May 27, 2021


Milan Men’s Fashion Week Stays Mainly Digital, While Return to Live Events Is Expected in September

MILAN — Milan Fashion Week is expected to make a major comeback with a rich schedule of physical events in September, with the Italian fashion sector seen growing between 15 and 20 percent in 2021 compared to the previous year, and the industry perhaps returning to pre-COVID-19 levels in 2022.

That is what emerged from research conducted by the Camera della Moda to compile its seasonal “Fashion Economic Trends” document, released Tuesday during a digital press conference organized to reveal the schedule of the upcoming Milan Men’s Fashion Week, running June 18 to 22.

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Why Digital Fashion is the Next Frontier of NFTs

By Emma-Jane MacKinnon-Lee

In a year where Bitcoin has entered its biggest bull market in history, NFTs, or non-fungible tokens, are shaping up to be the hottest trend in cryptocurrency. Furthermore, thanks to a wide variety of use cases that integrate with real-world industries, NFTs are to become the catalyst for the kind of mainstream adoption that has so far eluded cryptocurrencies and blockchain technology. 

For the most part, the 2021 NFT hype has been in the segment of digital art. For many years, digital artists had no way to protect their work from being copied and distributed all over

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The Digital Fashion House That Was an Early Adopter of NFTs

  •  Digital fashion companies aim to disrupt and digitize high fashion
  • Insider spoke with a representative from The Fabricant, a digital fashion house.
  • The Fabricant works with major brands, and some of its designs have sold as NFTs.
  • See more stories on Insider’s business page.

Before NFTs were netting $69 million at Christie’s, The Fabricant was auctioning off a unique NFT at the 2019 Ethereum conference.

The sale of the Iridescence Dress, a digital-only piece of couture, approached $10,000 — a pretty penny for what was then a burgeoning market. 

Not all digital-fashion items are NFTs, explains Michaela Larosse, head of

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5 Africa-born designers open digital Milan Fashion Week

MILAN (AP) — Five designers of African origin making their runway debuts opened Milan Fashion Week on Wednesday under the banner “We are Made in Italy,” having nurtured dreams deemed fanciful in their native countries and which faced considerable obstacles coming to fruition in their adopted Italy.

Joy Meribe, who is originally from Nigeria, started out working in Italy as a cultural mediator. Fabiola Manirakiza came to Italy as a child from Burundi and first trained as a doctor.

Morocco-born Karim Daoudi grew up in a shoe-making town in northern Italy and eventually took up the local craft. Pape Macodou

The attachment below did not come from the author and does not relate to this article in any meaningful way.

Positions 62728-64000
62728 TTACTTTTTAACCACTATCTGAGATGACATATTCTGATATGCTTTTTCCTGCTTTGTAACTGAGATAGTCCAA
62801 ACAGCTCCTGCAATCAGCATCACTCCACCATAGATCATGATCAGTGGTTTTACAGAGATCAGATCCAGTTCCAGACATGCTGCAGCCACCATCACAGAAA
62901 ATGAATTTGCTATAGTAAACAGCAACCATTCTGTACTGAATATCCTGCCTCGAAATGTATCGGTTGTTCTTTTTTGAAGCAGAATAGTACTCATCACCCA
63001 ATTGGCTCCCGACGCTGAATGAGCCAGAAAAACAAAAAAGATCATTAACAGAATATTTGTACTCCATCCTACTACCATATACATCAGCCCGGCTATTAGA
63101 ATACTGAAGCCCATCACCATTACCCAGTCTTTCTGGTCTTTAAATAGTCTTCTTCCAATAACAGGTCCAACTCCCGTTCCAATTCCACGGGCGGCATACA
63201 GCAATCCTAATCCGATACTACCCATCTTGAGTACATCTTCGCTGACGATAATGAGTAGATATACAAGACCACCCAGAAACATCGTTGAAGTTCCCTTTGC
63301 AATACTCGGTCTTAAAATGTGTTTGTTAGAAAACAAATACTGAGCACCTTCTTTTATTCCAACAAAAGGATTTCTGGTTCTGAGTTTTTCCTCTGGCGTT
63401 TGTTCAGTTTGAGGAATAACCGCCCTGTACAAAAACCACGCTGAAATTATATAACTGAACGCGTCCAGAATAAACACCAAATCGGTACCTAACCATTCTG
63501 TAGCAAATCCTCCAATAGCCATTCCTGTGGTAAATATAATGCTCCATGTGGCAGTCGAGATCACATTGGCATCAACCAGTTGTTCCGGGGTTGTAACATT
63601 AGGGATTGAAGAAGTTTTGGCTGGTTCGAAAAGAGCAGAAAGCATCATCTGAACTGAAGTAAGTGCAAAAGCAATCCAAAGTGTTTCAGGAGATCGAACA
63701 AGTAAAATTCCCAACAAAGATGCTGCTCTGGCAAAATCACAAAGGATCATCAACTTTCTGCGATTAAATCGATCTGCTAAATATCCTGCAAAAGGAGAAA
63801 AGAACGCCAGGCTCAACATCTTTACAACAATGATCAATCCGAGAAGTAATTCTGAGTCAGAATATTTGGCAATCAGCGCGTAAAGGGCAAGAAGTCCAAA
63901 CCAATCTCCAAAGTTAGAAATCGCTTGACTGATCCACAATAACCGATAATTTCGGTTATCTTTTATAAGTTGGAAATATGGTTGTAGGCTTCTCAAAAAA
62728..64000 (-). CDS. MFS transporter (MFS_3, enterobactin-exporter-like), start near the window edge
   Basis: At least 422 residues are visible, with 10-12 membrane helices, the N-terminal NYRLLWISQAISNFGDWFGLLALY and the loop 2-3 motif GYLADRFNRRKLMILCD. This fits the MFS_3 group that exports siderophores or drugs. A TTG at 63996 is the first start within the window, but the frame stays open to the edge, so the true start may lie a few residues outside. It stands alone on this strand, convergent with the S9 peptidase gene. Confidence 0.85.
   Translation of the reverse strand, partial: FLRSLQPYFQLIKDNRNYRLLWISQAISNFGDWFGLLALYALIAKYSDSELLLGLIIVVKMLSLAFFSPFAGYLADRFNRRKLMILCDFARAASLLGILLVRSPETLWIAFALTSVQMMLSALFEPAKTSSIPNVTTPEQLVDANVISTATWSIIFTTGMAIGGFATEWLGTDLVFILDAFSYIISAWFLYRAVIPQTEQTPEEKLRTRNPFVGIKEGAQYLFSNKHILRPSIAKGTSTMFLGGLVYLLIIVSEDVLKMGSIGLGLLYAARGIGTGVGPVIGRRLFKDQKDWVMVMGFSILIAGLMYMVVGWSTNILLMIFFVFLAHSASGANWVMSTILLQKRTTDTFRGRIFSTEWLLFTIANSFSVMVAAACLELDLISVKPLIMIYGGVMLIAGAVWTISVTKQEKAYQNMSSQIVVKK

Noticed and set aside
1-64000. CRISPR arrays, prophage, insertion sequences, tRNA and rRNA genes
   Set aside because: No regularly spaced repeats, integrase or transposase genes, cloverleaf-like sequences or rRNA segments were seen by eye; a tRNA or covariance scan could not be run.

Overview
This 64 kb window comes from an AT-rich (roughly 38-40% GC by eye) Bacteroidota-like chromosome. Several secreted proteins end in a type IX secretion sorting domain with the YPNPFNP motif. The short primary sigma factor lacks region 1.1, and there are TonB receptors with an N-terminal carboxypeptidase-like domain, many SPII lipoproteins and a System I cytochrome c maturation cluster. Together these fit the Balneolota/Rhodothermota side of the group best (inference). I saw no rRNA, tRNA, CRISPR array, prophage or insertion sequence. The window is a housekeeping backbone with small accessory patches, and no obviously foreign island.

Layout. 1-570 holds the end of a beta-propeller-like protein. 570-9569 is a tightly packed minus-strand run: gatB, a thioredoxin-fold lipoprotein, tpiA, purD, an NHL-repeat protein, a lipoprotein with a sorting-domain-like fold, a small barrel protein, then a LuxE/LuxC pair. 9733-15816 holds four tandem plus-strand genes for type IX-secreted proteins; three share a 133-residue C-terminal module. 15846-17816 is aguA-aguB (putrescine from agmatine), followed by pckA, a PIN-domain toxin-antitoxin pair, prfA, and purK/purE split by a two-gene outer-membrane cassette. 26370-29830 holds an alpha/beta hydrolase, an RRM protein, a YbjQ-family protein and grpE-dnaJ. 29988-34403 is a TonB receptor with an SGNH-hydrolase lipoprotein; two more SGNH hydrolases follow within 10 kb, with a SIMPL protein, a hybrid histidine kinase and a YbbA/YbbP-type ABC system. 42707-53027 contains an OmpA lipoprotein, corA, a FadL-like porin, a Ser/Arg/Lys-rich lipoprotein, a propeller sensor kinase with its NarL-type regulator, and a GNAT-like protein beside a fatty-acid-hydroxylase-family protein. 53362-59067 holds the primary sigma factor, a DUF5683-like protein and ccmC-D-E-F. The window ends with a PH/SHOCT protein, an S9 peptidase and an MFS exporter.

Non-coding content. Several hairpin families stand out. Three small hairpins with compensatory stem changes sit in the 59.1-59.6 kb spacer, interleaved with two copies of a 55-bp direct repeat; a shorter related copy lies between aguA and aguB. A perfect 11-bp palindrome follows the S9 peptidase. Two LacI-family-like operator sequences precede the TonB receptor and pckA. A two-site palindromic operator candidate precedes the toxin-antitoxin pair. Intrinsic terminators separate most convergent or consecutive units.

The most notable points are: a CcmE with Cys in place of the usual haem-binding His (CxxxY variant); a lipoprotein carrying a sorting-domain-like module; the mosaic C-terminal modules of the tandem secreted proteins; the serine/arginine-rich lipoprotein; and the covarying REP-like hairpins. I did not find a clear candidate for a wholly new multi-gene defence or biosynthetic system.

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Milan Designers Hit Reset Button During Digital Fashion Week | Business News

By COLLEEN BARRY, AP Fashion Writer

MILAN (AP) — Fashion is off the hamster wheel, taking a deep breath that is allowing some freshness to seep into the once relentless cycle.

“It is so weird thinking about fashion, and the kind of hamster wheel of fashion, and how we never had a break and always complained about it,’’ Marc Jacobs said during a Milan Fashion Week video chat with Miuccia Prada and Raf Simons post-digital show. “And then you get a break, and you complain.”

Instead, he said, he was taking the moment to watch others, and be inspired.


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Kornit Digital Presents Kornit Fashion Week Tel Aviv 2021


What Keystone Pipeline Cancellation Means For Crude-by-rail

President Joe Biden’s revocation of the March 2019 permit enabling the construction of the Keystone XL pipeline will likely result in more crude-by-rail volumes, according to industry observers. But how much volumes will increase could largely depend on the price that heavy crude oil can fetch in the global market. “The cancellation of the Keystone pipeline project was inevitable once the government changed. Despite its merits or drawbacks, it is now a deflated political football,” said Barry Prentice, University of Manitoba supply chain management professor and former director of the Transport Institute

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This Designer Makes Brick and Mortar Pop for Digital Brands

Hilary Koyfman.

Illustration: Gabrielle Pilloti Langdon. Images courtesy of Getty Images and Hilary Koyfman.

After working on the eye-popping spaces of women-centered co-working space The Wing (think earth tones, rounded edges, and soft pinks with pops of bold salmon and lots of terrazzo, conceived by designer Chiara de Rege), Hilary Koyfman has been tapped by digitally native brands to create in-person experiences. Koyfman’s recent clients in this space include telemedicine and healthcare company Parsley Health, influencer turned ready-to-wear label Something Navy, and maternity-wear brand Hatch.

The phenomenon of online-only brands opening brick-and-mortars is not new. According to research cited

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